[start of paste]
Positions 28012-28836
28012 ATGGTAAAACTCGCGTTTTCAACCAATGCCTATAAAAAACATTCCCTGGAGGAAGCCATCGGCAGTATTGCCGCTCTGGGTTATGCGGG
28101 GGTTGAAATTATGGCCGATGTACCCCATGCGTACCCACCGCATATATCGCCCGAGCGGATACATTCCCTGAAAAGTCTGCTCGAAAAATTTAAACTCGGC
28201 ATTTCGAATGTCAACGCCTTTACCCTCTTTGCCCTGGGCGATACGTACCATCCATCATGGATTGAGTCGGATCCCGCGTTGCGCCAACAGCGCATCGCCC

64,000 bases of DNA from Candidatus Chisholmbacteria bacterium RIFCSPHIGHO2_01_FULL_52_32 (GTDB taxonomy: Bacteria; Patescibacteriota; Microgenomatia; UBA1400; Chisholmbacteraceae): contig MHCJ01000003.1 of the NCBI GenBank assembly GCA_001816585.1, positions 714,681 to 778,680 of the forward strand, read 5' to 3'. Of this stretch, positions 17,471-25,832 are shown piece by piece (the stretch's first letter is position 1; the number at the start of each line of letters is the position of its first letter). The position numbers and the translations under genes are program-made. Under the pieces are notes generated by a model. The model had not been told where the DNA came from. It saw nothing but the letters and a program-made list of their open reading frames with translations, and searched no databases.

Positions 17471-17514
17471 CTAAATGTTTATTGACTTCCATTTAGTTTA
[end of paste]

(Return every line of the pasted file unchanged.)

Positions 28012-28836
28012 ATGGTAAAACTCGCGTTTTCAACCAATGCCTATAAAAAACATTCCCTGGAGGAAGCCATCGGCAGTATTGCCGCTCTGGGTTATGCGGG
28101 GGTTGAAATTATGGCCGATGTACCCCATGCGTACCCACCGCATATATCGCCCGAGCGGATACATTCCCTGAAAAGTCTGCTCGAAAAATTTAAACTCGGC
28201 ATTTCGAATGTCAACGCCTTTACCCTCTTTGCCCTGGGCGATACGTACCATCCATCATGGATTGAGTCGGATCCCGCGTTGCGCCAACAGCGCATCGCCC

64,000 bases of DNA from Candidatus Chisholmbacteria bacterium RIFCSPHIGHO2_01_FULL_52_32 (GTDB taxonomy: Bacteria; Patescibacteriota; Microgenomatia; UBA1400; Chisholmbacteraceae): contig MHCJ01000003.1 of the NCBI GenBank assembly GCA_001816585.1, positions 714,681 to 778,680 of the forward strand, read 5' to 3'. Of this stretch, positions 17,471-25,832 are shown piece by piece (the stretch's first letter is position 1; the number at the start of each line of letters is the position of its first letter). The position numbers and the translations under genes are program-made. Under the pieces are notes generated by a model. The model had not been told where the DNA came from. It saw nothing but the letters and a program-made list of their open reading frames with translations, and searched no databases.

Positions 17471-17514
17471 CTAAATGTTTATTGACTTCCATTTAGTTTA